Commodity Trading, Coming to Second Life

Back in October, I wrote an entry about Ginko Financial Selling land to Quanta Torok. Ginko Financial was the bank in Second Life that collapses and had its deposits turned into bonds on the World Stock Exchange, only to see those bonds become worthless.

Quanta was planning to set up a bank in Second Life where the deposits where backed by gold bullion at The Bullion Vault in Zurich. I’ve been interested in watching commodity trading coming into Second Life. I had a great discussion about this with Quanta when he first bought the land and I’ve been waiting for the next developments.

Today, IntLibber Brautigan announced that BNT has signed a contract with Andalusia Reserve & Exchange to ‘develop his bank software and create a unique inworld precious metals exchange upon which investors can speculate on RL precious metals movements as well as hedge their investments’

Over on SL Reports, one person questioned the wisdom and legality of such investments. Wouldn’t this run into issues with the Patriot Act in the United States, and particularly with anti-money laundering provisions? Also, why buy and sell commodities in Second Life when it is easy enough to do in Real Life? Why not simply go to the Bullion Vault and buy gold directly there?

A reason to buy and sell commodities in Second Life as opposed to in traditional exchanges is that you could, if people set up the precious metals exchanges well, trade in much smaller blocks. I don’t know what the smallest trade you can do on the Bullion Exchange is, but I believe it may be a gram. Currently, a gram of gold costs around U.S.$ 26. In Linden dollars, that is close to L$ 7000. A lot of people may not feel experimenting in and learning from the commodity markets if the smallest unit of trade is that large. However, if the exchanges offer milligrams of gold around L$ 7, it could be a wonderful experience for people to buy a few milligrams of gold here and there. At this level, it might also stay below the radar on issues of money laundering.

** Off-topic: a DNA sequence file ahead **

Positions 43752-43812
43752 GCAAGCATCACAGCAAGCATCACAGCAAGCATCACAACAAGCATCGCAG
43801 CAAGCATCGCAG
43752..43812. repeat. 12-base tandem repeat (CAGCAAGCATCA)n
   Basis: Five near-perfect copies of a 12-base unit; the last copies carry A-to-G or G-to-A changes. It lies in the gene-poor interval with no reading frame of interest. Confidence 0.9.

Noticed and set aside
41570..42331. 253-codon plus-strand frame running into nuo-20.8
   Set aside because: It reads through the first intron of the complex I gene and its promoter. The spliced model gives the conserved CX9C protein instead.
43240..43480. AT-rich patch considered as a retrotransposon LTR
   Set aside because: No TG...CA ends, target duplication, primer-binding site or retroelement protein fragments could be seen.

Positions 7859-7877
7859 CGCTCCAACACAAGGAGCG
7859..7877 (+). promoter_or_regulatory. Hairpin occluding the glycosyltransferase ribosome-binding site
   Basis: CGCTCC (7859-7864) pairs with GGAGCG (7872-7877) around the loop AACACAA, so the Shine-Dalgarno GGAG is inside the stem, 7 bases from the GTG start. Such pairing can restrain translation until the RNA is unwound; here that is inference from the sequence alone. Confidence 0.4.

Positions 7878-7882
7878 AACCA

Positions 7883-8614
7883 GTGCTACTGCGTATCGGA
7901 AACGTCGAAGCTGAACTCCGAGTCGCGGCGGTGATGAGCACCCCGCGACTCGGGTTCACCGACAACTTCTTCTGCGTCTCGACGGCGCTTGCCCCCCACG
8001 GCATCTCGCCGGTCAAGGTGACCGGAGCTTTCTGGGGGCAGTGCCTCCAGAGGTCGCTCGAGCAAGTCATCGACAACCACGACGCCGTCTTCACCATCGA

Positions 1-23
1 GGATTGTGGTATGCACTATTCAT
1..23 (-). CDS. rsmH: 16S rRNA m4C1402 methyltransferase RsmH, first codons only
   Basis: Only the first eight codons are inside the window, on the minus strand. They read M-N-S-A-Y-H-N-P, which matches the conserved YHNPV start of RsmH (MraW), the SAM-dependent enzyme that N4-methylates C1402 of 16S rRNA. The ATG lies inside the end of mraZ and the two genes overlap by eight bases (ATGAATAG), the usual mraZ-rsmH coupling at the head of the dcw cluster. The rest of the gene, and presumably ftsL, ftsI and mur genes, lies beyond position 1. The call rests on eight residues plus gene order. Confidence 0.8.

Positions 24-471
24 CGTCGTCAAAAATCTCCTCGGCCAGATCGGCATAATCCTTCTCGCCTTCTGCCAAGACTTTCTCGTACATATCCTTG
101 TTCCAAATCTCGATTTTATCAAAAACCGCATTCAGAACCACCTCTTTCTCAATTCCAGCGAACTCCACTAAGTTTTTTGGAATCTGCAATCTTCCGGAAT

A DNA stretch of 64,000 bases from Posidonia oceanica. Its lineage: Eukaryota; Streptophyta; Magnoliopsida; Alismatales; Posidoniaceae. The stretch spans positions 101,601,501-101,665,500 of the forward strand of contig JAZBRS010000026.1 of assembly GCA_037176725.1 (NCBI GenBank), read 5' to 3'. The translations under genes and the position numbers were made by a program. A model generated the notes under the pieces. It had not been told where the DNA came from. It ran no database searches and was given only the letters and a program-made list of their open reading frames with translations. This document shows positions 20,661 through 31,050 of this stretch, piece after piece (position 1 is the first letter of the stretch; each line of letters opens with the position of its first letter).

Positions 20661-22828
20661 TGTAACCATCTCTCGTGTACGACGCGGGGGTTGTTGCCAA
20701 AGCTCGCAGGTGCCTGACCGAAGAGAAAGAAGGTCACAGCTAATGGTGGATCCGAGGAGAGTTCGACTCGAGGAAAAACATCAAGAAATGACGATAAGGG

As I’ve noted elsewhere, trading in milligrams of gold could also have benefits for transferring currency from one virtual world to another. Likewise, it would be great to buy a milligram of silver or a milliliter of crude oil.

More importantly, another person asks, “Is trading in RL commodities futures ‘crossing the line’?” Perhaps it is, and perhaps that is a good thing. We need to move away from this idea that Second Life is just a game with no real world financial implications. RL banks and other corporations are operating in Second Life and I believe we will see more and more of this. It will raise interesting legal issues as Linden Lab and various countries deal with the implications of a vibrant microcurrency. Undoubtedly, it will bring new regulations into Second Life, yet if this is approached wisely, it could be a great benefit for financial markets, both in and beyond Second Life. It could be a great benefit to the folks and Linden lab, and an even greater boon to those who attempt to establish legitimate financial markets in Second Life.

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